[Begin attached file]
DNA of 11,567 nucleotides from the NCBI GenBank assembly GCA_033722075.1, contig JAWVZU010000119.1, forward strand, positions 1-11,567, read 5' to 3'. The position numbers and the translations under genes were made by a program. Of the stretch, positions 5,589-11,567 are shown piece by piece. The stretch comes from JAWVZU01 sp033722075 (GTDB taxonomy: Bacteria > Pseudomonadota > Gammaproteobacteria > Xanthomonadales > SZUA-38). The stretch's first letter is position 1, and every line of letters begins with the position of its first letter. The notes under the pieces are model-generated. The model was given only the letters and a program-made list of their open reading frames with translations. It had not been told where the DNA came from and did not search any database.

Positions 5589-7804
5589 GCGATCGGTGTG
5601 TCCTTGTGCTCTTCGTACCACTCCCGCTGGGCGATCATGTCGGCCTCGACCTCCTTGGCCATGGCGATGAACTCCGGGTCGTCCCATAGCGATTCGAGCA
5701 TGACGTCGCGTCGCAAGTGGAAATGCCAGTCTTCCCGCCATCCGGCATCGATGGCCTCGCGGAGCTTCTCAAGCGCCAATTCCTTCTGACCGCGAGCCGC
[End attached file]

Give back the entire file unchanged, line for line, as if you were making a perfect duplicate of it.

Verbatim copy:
DNA of 11,567 nucleotides from the NCBI GenBank assembly GCA_033722075.1, contig JAWVZU010000119.1, forward strand, positions 1-11,567, read 5' to 3'. The position numbers and the translations under genes were made by a program. Of the stretch, positions 5,589-11,567 are shown piece by piece. The stretch comes from JAWVZU01 sp033722075 (GTDB taxonomy: Bacteria > Pseudomonadota > Gammaproteobacteria > Xanthomonadales > SZUA-38). The stretch's first letter is position 1, and every line of letters begins with the position of its first letter. The notes under the pieces are model-generated. The model was given only the letters and a program-made list of their open reading frames with translations. It had not been told where the DNA came from and did not search any database.

Positions 5589-7804
5589 GCGATCGGTGTG
5601 TCCTTGTGCTCTTCGTACCACTCCCGCTGGGCGATCATGTCGGCCTCGACCTCCTTGGCCATGGCGATGAACTCCGGGTCGTCCCATAGCGATTCGAGCA
5701 TGACGTCGCGTCGCAAGTGGAAATGCCAGTCTTCCCGCCATCCGGCATCGATGGCCTCGCGGAGCTTCTCAAGCGCCAATTCCTTCTGACCGCGAGCCGC